Have you ever gotten angry with your GPS app’s insistence that you take a slower route and shouted at it, as if it were a person? Or have you ever laughed at a wisecrack made by Siri in response to a tongue-in-cheek question you asked? Or have you ever referred to Alexa the way you would a person, telling a friend she’s “listening” or getting mildly freaked out by her creepy, disembodied laughter?
You’re not alone. Humans have a long history of personifying inanimate objects, whether it’s saying “excuse me” to a chair accidentally, referring to ships as “she” and “her,” or recognizing a smiling face in the random patterns of a tree trunk and considering it, somehow, more “alive.” In today’s era, where our digital devices can have basic interactions with us, it’s even easier to assign these personable labels.
Still, for the time being, most of us refer to Siri, Alexa, and the other chatbots in our life as people as a tongue-in-cheek acknowledgment of how far these gadgets have come. It’s a joke. But soon, it may come to be a reality—and we’ll all need to learn to interact with chatbots, AI, and even our most basic handheld gadgets if we want to make the most of our high-tech environment.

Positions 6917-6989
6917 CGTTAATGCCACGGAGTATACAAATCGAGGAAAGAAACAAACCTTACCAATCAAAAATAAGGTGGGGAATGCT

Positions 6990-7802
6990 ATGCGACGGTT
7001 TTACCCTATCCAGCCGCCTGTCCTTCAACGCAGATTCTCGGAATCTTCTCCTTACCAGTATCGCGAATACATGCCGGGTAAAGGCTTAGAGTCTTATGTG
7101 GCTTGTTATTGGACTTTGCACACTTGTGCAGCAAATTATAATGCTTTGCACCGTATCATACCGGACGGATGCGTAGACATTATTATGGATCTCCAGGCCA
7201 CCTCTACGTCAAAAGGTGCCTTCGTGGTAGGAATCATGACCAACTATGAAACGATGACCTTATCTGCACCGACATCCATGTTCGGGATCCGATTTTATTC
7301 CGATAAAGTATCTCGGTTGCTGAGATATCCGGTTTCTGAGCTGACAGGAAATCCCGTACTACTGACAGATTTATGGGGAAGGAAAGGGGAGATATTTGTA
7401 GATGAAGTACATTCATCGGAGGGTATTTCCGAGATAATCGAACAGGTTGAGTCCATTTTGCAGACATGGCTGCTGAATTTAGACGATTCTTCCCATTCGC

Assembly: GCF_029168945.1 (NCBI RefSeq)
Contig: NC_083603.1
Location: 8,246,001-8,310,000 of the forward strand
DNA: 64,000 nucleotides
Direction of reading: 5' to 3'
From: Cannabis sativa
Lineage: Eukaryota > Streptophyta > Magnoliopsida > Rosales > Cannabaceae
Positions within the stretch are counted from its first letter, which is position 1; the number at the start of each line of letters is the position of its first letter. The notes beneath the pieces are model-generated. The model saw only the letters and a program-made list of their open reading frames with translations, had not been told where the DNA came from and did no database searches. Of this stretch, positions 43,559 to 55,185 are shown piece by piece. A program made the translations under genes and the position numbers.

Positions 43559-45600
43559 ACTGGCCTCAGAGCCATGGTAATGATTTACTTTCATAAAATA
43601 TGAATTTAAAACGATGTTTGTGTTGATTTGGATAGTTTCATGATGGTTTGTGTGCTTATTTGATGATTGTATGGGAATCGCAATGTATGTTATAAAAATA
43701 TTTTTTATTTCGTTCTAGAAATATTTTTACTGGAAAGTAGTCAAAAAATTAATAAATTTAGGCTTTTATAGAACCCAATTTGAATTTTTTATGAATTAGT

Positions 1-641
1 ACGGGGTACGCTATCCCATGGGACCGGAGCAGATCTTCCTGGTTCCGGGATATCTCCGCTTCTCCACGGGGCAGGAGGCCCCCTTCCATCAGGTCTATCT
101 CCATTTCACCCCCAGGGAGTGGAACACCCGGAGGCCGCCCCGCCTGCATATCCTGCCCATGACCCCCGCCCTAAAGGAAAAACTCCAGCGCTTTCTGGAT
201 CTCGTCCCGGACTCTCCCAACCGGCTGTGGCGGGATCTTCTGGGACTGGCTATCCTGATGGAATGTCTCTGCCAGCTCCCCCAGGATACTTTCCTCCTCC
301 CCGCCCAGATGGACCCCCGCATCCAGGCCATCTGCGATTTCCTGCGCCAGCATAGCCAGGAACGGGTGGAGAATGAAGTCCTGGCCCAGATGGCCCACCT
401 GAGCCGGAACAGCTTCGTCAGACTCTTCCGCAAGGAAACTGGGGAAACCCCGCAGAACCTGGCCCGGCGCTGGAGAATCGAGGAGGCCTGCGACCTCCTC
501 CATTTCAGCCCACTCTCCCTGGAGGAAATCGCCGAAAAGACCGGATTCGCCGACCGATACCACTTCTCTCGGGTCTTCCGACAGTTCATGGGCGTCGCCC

While it’s amusing to envision a future with robots that walk and talk like humans (regardless of the Blade Runner-like potential consequences), there are some highly practical reasons for establishing human-like connections between people and machines:
1. Intuitive interfaces. For starters, communicating in human-like conversational snippets is almost always more convenient and more intuitive than learning a new machine-like language. Think about how easy it is to ask Siri a question, rather than trying to figure out the exact combination of keywords that will give you the result you want. This makes technology more accessible to a bigger population, and makes it easier to engage with technology in your daily life, such as getting assistance around the house.